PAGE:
An IEP meeting is held once every school year, prior to the expiration date of the previous year’s IEP. An IEP is a legal document that is valid for one year from the date of implementation. Any team member may request to meet with the rest of the team at any point during the school year. As a speech-language pathologist, I may ask to hold a meeting prior to the expiration date for several reasons, some of which include:
• If the student has met their goals
• If I want to recommend that the duration, frequency, or location of services be changed in order to continue to adhere to LRE.

As a parent, you may wish to hold a meeting to discuss:

Start by reaching out to your child’s classroom teacher. Share your concerns, and let her know what you are looking for. For example, if you have questions or concerns about reading, articulation, and fine motor, it is easiest to ask for an evaluation of all 3 at the same time.

How do I get things started with my child’s school? Here’s a timeline!

  • Start by reaching out to your child’s classroom teacher. Share your concerns, and let her know what you are looking for. For example, if you have questions or concerns about reading, articulation, and fine motor, it is easiest to ask for an evaluation of all 3 at the same time.
  • Once the school receives your written referral, the team involved has 15 business days to determine if additional assessments are needed to make an eligibility determination.
  • If the team determines additional information is needed, the team will need parental (your) permission to initiate an evaluation. The team will discuss the areas of concern and the evaluations that are needed.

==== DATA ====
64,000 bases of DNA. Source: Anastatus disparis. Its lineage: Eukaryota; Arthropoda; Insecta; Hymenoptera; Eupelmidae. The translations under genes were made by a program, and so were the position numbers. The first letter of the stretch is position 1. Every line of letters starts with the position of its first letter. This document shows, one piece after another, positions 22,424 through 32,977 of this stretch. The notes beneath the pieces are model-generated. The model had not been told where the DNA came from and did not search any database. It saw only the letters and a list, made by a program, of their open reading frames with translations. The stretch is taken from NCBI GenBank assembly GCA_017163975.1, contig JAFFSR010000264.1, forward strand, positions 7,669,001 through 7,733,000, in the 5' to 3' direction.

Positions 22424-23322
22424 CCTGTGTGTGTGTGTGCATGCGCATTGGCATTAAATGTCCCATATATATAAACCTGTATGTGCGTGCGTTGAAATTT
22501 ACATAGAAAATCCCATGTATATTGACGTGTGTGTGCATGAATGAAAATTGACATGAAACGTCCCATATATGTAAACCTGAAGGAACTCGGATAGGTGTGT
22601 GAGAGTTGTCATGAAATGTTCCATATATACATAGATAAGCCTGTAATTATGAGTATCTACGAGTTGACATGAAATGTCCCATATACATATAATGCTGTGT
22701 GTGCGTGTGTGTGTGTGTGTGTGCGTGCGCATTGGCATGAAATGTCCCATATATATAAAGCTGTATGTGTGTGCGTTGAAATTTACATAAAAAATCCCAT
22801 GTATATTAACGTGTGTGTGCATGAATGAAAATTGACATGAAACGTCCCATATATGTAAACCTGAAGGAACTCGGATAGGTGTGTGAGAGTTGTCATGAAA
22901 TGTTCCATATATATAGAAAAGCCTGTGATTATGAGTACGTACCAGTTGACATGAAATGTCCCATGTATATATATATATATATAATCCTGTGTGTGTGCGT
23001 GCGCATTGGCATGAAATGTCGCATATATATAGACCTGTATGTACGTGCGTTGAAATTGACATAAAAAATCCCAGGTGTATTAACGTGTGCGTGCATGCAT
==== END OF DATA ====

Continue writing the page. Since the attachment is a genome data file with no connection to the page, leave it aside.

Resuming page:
• Once parental consent is received the team has 60 days to complete an evaluation and hold an eligibility determination meeting. At this meeting the team will review their findings and discuss if the child meets criteria to qualify for special education services.
  • After the evaluation meeting, if the student qualifies for special education services, the team will then create an IEP. The team has 30 days to create an IEP, hold an IEP meeting, and initiate services.
  • Be patient – As you can see, the whole process from start to finish can potentially take up to 3-4 months.

CI’s role in IEPs

  • It is important to share an IEP with your child’s therapists at CI to ensure cohesive collaboration. An increase in carry-over and generalization of skills generally occurs when everyone in the child’s life is on the same page and implementing the same strategies!
  • You can also share your child’s CI Plan of Care (POC) with the IEP team. Although the school may not be working on the same exact goals and skill areas (since the goals must directly relate to academics in the schools), it can be important to provide a holistic view of what is happening when the child is not at school.
  • CI can also support you and your child by attending the IEP meeting.

Navigating the world of school based services and IEPs can sometimes feel overwhelming. It is helpful to remember that everyone has your child’s best interest in mind and wants your child to reach their full potential. Still have questions? The DPI has more information on IEPs on their website.

Alyson Rogers, MS, CCC-SLP